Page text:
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The MADE (Minocycline in Alzheimer’s Disease Efficacy trial) is a double-blind randomised trial that investigated whether a daily dose of either 200 mg or 400 mg of minocycline hydrochloride over two years would slow the decline in cognitive and functional ability compared to a placebo.

Minocycline is an antibiotic medication used most commonly to treat infections and acne. Laboratory research suggested that minocycline might also slow the progress of Alzheimer's disease (AD).

AD is a huge public health problem, with approximately 700,000 people in the UK suffering from dementia of whom some 400,000 have Alzheimer’s disease. At the moment, there are no drugs that slow disease progress. 

 Minocycline is known to have anti-inflammatory and neuroprotective effects and evidence suggests that neuroinflammation is instrumental in the progression of Alzheimer disease. 200 mg per day is the top recommended oral dose; however, evidence from animal studies suggests that higher doses may be needed to achieve the full anti-inflammatory and anti-AD effects of minocycline. The MADE trial therefore included the 400 mg dose to investigate whether a higher dose enhanced efficacy.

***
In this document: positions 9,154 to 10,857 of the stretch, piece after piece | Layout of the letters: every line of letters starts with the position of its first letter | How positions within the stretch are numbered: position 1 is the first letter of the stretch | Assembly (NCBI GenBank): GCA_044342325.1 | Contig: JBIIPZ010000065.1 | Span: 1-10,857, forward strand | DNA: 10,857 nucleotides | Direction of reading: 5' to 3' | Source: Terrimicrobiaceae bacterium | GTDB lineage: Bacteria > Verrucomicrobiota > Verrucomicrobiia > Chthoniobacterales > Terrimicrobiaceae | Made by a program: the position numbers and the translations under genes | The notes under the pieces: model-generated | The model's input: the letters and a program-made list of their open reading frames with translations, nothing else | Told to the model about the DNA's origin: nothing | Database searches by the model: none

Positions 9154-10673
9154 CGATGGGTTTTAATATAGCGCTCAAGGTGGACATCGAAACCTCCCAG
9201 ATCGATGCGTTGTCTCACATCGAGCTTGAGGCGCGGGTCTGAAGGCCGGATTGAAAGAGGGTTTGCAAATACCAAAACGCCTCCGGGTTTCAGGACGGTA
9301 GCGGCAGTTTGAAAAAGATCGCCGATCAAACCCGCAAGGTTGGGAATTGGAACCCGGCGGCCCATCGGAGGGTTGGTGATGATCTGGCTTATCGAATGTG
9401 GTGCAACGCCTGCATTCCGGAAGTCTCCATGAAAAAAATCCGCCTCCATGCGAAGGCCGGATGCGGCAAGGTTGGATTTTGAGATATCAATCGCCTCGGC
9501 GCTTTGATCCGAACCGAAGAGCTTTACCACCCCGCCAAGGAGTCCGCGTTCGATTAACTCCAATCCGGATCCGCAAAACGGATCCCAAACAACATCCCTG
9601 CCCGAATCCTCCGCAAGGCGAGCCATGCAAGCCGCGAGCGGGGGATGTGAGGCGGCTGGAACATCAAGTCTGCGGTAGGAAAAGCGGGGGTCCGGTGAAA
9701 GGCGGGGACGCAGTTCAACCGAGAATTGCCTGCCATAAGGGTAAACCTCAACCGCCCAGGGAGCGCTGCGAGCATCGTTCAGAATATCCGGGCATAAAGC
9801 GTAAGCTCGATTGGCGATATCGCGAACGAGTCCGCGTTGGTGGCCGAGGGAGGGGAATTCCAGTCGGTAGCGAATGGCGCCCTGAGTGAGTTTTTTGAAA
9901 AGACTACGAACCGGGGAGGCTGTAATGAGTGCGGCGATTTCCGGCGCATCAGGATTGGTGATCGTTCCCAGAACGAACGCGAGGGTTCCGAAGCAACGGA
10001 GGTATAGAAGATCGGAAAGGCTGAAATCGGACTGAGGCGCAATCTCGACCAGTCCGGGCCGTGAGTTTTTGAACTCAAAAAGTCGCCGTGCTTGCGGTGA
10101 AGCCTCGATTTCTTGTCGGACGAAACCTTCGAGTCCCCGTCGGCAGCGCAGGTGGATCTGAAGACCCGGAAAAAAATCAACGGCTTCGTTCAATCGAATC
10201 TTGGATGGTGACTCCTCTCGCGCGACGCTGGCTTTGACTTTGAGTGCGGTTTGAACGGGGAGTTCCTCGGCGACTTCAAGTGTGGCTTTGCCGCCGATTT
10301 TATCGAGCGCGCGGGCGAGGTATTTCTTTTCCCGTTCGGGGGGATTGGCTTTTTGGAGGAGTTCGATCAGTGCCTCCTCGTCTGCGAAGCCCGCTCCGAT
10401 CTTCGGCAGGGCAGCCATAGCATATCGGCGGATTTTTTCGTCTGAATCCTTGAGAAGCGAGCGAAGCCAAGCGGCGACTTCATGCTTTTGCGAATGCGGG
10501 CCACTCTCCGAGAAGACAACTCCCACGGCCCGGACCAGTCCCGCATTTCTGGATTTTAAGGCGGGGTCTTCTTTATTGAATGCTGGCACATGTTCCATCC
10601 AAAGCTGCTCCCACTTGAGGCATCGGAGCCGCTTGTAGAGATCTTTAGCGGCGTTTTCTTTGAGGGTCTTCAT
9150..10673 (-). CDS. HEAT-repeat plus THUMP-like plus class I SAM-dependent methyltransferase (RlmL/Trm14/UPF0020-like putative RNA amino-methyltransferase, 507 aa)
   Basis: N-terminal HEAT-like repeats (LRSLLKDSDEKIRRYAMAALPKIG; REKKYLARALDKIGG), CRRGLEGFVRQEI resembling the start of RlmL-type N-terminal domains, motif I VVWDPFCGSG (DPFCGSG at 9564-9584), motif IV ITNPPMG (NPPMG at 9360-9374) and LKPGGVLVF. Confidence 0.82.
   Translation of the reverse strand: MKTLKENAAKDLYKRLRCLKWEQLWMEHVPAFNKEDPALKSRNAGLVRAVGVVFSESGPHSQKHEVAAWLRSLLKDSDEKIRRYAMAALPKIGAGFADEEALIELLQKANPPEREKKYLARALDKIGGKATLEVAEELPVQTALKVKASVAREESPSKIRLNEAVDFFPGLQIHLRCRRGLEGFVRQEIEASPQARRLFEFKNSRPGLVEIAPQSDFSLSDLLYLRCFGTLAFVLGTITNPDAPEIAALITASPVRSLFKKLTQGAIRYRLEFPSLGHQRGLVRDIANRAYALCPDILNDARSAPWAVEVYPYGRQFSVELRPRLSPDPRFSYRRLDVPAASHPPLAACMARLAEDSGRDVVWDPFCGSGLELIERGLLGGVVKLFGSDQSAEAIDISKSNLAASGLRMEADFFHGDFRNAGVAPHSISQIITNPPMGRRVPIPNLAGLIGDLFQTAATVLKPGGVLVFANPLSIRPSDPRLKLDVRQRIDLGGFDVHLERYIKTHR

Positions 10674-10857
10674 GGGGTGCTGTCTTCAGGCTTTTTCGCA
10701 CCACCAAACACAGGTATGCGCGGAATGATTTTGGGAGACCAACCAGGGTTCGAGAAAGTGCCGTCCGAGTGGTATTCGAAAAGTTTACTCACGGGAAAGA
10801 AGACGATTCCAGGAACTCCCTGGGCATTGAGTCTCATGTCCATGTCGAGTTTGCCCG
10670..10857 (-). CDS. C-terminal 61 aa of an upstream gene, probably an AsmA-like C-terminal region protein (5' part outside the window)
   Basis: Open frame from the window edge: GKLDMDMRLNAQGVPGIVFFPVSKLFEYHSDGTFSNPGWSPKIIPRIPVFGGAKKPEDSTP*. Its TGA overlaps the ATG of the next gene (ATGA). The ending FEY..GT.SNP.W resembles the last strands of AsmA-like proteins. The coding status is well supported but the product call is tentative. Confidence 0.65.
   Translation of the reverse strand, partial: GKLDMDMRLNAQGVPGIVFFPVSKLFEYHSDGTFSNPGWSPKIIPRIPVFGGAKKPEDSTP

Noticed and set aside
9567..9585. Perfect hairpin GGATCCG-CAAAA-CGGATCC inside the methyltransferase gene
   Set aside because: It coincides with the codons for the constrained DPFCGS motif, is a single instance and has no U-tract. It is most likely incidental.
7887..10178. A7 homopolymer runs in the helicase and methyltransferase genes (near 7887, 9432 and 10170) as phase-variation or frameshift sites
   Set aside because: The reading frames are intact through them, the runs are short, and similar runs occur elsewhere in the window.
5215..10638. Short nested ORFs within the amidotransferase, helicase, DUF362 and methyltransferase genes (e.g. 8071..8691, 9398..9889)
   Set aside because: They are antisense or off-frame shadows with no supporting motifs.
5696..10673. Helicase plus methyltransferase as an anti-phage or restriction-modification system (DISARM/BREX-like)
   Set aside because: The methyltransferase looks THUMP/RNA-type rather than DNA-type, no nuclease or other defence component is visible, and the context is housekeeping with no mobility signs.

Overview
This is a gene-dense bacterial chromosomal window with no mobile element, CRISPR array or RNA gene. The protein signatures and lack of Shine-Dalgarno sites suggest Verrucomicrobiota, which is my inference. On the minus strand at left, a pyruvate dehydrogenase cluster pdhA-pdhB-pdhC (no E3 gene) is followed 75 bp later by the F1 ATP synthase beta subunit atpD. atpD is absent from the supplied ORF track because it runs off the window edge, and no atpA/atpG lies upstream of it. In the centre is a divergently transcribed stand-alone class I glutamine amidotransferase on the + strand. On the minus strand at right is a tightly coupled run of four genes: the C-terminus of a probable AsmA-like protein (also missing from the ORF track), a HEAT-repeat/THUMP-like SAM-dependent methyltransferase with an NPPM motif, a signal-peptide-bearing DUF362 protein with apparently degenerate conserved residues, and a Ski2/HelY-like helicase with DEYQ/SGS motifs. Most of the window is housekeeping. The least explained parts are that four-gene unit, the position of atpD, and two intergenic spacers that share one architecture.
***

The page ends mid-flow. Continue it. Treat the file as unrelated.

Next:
The researchers recruited 554 people diagnosed with early Alzheimer’s disease from 32 NHS memory clinics in England and Scotland between May 2014 and April 2016. Participants were randomly allocated to receive 200mg or 400mg of minocycline or a placebo and were followed up for two years. Deterioration in the Mini Mental State Examination score (sMMSE) and the Bristol Activities of Daily Living Scale (BADLS) were used as outcome measures.

MADE was funded by the UK Medical Research Council. 


The results, published in JAMA Neurology in November 2019, found that minocycline does not significantly delay the progression of cognitive and functional impairment in people with mild Alzheimer’s disease. The decrease in the sMMSE score over 24 months in the combined minocycline group was similar to that in the placebo group (4.1 vs 4.3 points) and the worsening of BADLS scores over 24 months was similar in all groups.

The study also found that the 400 mg dose had no apparent benefit and was also poorly tolerated, with only 29% of participants completing two years of treatment, significantly fewer than the group who received the 200 mg dose (62%) or the placebo group (64%). The main reasons for stopping treatment were gastro-intestinal symptoms, skin related toxic effects and dizziness.

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